The Great Roman Civil War, known as Caesars Civil War, was one of the last politico-military conflicts in the Roman Republic before the establishment of the Roman Empire. The changes to Roman government concomitant to the war eliminated the political traditions of the Roman Republic. The First Triumvirate, comprising Julius Caesar and Pompey, ascended to power with Caesars election as consul, the First Triumvirate was unofficial, a political alliance the substance of which was Pompeys military might, Caesars political influence, and Crassus money. The alliance was further consolidated by Pompeys marriage to Julia, daughter of Caesar, at the conclusion of Caesars first consulship, the Senate tasked him with watching over the Roman forests. This job, specially created by his Senate enemies, was meant to him without giving him command of armies, or garnering him wealth. Caesar, with the help of Pompey and Crassus, evaded the Senates decrees by legislation passed through the popular assemblies, by these acts, Caesar was promoted to Roman Governor of Illyricum and Cisalpine Gaul.
The various governorships gave Caesar command of an army of four legions, the term of his proconsulship, and thus his immunity from prosecution, was set at five years, rather than the customary one year. His term was extended by another five years. During this ten-year period, Caesar used his forces to conquer Gaul and invade Britain. In 52 BC, at the First Triumvirates end, the Roman Senate supported Pompey as sole consul, Caesar had become a military hero and champion of the people. Knowing he hoped to become consul when his governorship expired, the Senate, politically fearful of him, in December of 50 BC, Caesar wrote to the Senate agreeing to resign his military command if Pompey followed suit. Offended, the Senate demanded he immediately disband his army, or be declared an enemy of the people, a secondary reason for Caesars immediate want for another consulship was delaying the inevitable senatorial prosecutions awaiting him upon retirement as governor of Illyricum and Gaul. These potential prosecutions were based upon alleged irregularities that occurred in his consulship, Caesar loyalists, the tribunes Mark Antony and Quintus Cassius Longinus, vetoed the bill, and were quickly expelled from the Senate.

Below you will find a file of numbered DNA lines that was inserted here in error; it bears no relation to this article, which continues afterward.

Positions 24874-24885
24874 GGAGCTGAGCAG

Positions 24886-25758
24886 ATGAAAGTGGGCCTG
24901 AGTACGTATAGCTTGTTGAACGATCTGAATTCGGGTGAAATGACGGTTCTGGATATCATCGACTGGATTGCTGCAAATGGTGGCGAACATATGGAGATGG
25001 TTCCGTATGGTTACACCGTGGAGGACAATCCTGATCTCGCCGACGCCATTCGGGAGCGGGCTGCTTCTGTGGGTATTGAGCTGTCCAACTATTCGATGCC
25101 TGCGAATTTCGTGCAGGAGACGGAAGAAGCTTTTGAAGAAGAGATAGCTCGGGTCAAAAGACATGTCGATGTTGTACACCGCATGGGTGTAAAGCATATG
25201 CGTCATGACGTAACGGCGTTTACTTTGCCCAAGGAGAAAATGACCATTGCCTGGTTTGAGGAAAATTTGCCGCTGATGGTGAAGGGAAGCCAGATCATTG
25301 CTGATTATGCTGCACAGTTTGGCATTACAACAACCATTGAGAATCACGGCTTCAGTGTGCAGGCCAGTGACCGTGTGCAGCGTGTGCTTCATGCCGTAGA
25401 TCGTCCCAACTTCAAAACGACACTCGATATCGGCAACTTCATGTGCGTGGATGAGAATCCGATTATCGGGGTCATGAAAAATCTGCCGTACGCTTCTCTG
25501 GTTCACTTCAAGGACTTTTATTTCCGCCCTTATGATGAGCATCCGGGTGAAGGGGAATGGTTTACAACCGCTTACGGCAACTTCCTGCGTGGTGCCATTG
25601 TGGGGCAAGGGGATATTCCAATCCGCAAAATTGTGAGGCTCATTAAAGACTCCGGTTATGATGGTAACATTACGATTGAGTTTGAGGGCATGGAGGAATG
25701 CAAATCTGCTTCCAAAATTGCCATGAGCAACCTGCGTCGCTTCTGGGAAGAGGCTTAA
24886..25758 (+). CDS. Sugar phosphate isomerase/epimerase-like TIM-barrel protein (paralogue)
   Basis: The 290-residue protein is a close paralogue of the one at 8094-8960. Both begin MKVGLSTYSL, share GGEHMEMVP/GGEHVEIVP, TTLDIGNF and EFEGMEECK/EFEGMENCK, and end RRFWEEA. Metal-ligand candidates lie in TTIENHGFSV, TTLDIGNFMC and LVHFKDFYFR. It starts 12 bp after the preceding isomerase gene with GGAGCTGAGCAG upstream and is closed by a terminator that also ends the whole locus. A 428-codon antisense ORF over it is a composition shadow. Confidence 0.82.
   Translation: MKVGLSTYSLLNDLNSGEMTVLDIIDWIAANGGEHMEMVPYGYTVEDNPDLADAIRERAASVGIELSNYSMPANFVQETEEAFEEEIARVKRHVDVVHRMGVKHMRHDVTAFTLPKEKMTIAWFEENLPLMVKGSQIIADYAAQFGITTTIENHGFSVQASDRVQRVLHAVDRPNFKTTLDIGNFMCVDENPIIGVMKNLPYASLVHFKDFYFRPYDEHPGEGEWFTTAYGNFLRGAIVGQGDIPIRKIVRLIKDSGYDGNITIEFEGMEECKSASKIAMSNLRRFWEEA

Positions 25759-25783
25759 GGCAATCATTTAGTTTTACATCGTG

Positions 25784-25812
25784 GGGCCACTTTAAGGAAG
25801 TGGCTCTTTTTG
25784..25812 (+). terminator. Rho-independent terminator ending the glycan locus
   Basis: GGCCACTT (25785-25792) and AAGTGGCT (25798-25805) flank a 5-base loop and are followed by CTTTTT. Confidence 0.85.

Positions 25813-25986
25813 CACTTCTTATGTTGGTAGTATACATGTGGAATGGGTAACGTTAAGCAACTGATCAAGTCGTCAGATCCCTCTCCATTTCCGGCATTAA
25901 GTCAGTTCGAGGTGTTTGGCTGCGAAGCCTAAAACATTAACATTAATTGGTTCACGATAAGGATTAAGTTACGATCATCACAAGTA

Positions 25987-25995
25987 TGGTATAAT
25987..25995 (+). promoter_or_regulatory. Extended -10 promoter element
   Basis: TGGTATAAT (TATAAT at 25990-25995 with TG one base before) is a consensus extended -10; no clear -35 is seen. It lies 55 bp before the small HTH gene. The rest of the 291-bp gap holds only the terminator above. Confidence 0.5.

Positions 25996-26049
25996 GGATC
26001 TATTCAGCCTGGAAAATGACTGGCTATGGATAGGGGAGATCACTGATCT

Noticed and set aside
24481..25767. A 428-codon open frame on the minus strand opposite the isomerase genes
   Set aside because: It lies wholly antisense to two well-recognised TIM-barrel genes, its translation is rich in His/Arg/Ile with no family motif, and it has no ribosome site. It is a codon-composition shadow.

They joined Caesar, who had assembled his army, whom he asked for support against the Senate, agreeing. The proscription protected the Roman Republic from a coup détat and this act of war on the Roman Republic by Caesar led to widespread approval amongst the Roman civilians, who regarded him as a hero. The historical records differ about which decisive comment Caesar made on crossing the Rubicon, Caesars march on Rome was a triumphal progress. The Senate, not knowing that Caesar possessed only a single legion, feared the worst, Pompey declared that Rome could not be defended, he escaped to Capua with those politicians who supported him, the aristocratic Optimates and the regnant consuls. Cicero characterised Pompeys outward sign of weakness as allowing Caesars consolidation of power, as Caesar progressed southwards, Pompey retreated towards Brundisium, initially ordering Domitius to stop Caesars movement on Rome from the direction of the Adriatic seaboard